Screw Your Judgement of Someone Else’s Health

via On “tough love” and your fat friend’s health

I considered not posting anything about this, because it is nothing new. Heck, it’s not even a new subject for this blog.

The writer remembers being in 4th grade when she first remembers hearing from a doctor that she was fat.  I don’t even remember the first time anymore.  I do remember being in what had to be 5th grade, because we were living in Mankato, MN and by the summer between 6th and 7th grades, I had a so-called victory by losing enough weight to be 145 pounds.  I can pinpoint it, not only because we moved from Kent, OH to Mankato in the beginning of my 5th grade year.

My mother doesn’t remember it happening, because she believes she would have torn into that doctor for making comments like that.  I remember clearly being told that at 90 pounds, I was “morbidly obese” (and yes, the doctor was “kind” enough to define it for me).  I asked what weight I should be and was told I should be 45 pounds. Remember, this was probably Fall of 1978 – Spring of 1979.  Looking at “ideal” weight charts for 10 year old girls now, the weight I should have been would be 70.5 pounds.  Slight difference there, no?

In less than a year and a half, I was up to over 150 pounds, so losing en0ugh weight to be 145 WAS a victory, even if it was considered minor.  By freshman year of high school, I was 190 pounds.  And by graduation I was well over 350 – even WITH walking several miles both flat on the ground and up and down stairs all day every weekday.My body has NEVER been my friend as far back as I can remember.  The shame was also doubled, because I constantly compared myself to my sister who weighed approximately 145 in college.

I’m not saying that my parents or grandmother went out of their way to destroy what little self-image I had cobbled together as a child.  No, if I look back on it now, the things I heard from them were meant to be encouraging and/or supportive.  Some of those comments were a mistake, but all three of my care-givers were/are human – and they weren’t perfect…even if my pre-teen self expected them to be.

The only way I was able to build ANY self-image whatsoever in my teens was to develop that armor, develop the Ice Queen/Robot facade so that I kept everyone at arm’s length.  Too bad I never realized that in doing so, I was also making it impossible for anyone to consider me as girlfriend material.  So, I spent my teen years lonely for romance, and anger building inside where I had locked it away.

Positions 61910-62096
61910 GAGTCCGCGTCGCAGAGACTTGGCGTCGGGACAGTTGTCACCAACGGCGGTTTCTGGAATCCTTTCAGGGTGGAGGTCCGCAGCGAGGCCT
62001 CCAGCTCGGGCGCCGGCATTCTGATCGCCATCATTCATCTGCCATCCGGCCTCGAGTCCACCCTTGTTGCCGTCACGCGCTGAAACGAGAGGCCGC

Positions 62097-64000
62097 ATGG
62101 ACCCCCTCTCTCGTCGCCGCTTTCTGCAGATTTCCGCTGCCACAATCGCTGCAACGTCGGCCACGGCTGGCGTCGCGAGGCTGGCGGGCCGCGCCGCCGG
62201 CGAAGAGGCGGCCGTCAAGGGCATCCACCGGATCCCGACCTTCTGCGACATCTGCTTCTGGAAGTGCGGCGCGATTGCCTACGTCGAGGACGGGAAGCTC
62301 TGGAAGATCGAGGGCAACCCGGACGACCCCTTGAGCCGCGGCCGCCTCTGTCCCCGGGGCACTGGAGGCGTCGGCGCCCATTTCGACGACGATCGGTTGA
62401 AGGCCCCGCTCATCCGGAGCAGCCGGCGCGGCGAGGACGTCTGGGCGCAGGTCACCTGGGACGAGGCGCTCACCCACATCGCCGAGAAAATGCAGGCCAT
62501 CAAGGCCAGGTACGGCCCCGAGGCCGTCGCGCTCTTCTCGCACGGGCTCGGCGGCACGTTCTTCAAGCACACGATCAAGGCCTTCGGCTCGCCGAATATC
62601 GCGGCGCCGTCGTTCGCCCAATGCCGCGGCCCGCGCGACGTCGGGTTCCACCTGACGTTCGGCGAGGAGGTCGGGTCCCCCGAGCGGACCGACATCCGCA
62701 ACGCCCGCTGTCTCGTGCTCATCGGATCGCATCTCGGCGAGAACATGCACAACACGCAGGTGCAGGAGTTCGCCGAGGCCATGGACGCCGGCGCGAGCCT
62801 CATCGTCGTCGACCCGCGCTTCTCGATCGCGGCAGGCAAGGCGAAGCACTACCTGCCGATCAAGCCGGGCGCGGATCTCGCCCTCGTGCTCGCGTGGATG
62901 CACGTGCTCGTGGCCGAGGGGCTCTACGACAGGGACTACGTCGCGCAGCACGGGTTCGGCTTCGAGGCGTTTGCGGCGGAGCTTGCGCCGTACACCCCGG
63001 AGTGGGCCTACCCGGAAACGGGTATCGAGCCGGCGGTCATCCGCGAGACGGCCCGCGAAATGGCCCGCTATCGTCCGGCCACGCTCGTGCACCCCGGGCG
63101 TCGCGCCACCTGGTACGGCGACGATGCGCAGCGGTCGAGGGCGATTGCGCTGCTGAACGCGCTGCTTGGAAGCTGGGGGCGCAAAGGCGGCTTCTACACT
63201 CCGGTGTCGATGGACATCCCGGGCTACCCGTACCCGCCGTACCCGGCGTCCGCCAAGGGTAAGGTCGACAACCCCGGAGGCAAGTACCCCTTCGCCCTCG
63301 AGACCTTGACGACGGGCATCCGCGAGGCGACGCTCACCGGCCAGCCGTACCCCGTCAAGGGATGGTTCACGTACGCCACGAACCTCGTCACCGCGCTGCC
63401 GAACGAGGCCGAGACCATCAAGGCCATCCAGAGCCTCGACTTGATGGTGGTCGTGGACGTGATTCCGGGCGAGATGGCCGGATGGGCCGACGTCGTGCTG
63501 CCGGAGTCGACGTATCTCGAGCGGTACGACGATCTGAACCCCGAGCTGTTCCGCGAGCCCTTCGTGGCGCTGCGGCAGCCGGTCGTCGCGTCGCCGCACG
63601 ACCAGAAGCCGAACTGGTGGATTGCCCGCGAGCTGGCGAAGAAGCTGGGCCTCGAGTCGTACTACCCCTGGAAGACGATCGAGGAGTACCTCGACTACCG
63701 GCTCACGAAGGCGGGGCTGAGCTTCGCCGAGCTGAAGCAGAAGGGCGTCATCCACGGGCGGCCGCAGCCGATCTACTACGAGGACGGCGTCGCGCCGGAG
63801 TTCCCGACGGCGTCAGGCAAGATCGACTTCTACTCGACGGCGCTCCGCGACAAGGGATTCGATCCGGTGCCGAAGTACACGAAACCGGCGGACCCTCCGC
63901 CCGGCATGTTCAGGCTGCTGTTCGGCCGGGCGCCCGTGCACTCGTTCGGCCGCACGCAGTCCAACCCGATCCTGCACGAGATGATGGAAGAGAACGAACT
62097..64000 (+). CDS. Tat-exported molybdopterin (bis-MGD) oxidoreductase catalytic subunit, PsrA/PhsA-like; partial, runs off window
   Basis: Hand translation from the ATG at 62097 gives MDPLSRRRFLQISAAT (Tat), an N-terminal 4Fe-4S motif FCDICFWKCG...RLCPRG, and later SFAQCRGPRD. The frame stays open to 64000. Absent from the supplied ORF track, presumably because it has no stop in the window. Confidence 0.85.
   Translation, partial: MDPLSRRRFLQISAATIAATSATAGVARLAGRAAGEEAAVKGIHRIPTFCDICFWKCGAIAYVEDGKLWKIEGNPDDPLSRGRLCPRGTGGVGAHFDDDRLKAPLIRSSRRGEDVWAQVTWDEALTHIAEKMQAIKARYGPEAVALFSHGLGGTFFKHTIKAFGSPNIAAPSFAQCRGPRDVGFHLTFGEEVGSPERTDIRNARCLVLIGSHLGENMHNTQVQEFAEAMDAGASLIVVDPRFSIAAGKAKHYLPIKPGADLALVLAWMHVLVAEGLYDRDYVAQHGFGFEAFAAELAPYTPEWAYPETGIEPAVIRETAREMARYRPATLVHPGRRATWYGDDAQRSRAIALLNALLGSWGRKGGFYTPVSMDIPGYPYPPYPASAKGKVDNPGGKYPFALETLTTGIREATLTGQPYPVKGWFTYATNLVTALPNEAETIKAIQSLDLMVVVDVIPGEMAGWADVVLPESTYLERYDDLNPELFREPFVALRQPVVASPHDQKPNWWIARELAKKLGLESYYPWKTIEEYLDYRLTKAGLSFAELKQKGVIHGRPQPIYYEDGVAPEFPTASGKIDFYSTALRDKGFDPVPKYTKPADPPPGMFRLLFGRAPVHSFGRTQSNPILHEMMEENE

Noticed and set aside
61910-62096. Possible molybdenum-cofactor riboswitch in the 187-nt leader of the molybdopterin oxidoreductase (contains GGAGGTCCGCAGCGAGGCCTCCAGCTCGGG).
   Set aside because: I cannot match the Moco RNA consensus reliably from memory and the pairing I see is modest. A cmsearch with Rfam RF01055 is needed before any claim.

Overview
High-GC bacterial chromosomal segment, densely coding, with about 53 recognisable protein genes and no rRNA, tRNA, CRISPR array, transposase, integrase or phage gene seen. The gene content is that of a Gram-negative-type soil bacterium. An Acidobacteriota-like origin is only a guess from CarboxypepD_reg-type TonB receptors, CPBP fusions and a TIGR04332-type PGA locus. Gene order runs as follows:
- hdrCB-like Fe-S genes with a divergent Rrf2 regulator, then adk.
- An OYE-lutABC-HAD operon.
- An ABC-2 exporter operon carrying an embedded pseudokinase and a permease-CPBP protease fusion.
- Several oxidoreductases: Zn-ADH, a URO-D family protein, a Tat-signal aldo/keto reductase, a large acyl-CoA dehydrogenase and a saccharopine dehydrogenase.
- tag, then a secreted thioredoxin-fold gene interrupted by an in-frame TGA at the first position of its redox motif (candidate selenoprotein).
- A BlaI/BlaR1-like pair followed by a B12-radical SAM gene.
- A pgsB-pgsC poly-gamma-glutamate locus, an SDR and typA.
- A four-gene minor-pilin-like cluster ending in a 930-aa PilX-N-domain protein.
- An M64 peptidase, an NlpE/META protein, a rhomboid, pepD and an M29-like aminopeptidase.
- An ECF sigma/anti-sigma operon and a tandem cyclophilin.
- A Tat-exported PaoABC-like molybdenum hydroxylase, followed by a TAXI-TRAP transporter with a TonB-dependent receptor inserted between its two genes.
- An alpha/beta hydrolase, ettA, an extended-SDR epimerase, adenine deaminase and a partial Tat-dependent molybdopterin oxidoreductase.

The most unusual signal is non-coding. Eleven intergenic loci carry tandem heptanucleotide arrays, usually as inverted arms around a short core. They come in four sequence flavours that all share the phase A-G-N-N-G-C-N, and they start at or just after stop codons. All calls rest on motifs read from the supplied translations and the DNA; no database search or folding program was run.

EVERYTHING these days tell children that they are bad, wrong or even evil if they are fat. Oh, nothing and no one ever comes out and bluntly says that (except for the occasional Internet troll or bully).  But between society, the medical industry, friends and their own family they are repeatedly told they are worthless and bad.

I spent decades thinking of myself as a “sedentary” female. Why? Because EVERYTHING I read, everything I saw on TV, everything I learned in school all said that if I was fat it was MY fault, because I wasn’t getting enough exercise.  Like I said, 5 days a week, I walked miles both horizontally and up-and-down stairs.  The other two days, I wasn’t exactly sitting on my ass either – the cafeteria and the student union were on the opposite end of the campus from where my dorm was.  And the dorm itself wasn’t very small either, nor were we ever allowed to use the elevator unless we had broken a leg or a foot.  And I swam every chance I could.

Every doctor during my first 20 years of life told me I was sedentary.  If these people with all this experience say it, it must be true….right?  Hell, I had dieticians and therapists tell me I was LYING about my food intake and the amount of movement I did in an average day.

So, no.  I no longer will accept your “tough love.” I will no longer accept YOUR definition of what is healthy in regards to my own body.  You focus on yours, and I’ll focus on mine.  But don’t expect me to hang my head in shame for being fat.  You have no idea what I’ve lived, survived or done.

Categories: Body Health, Body Positivity | Tags: , , , | 1 Comment

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One thought on “Screw Your Judgement of Someone Else’s Health

  1. Pingback: Destroyed By “Concern” | The Demonized Other

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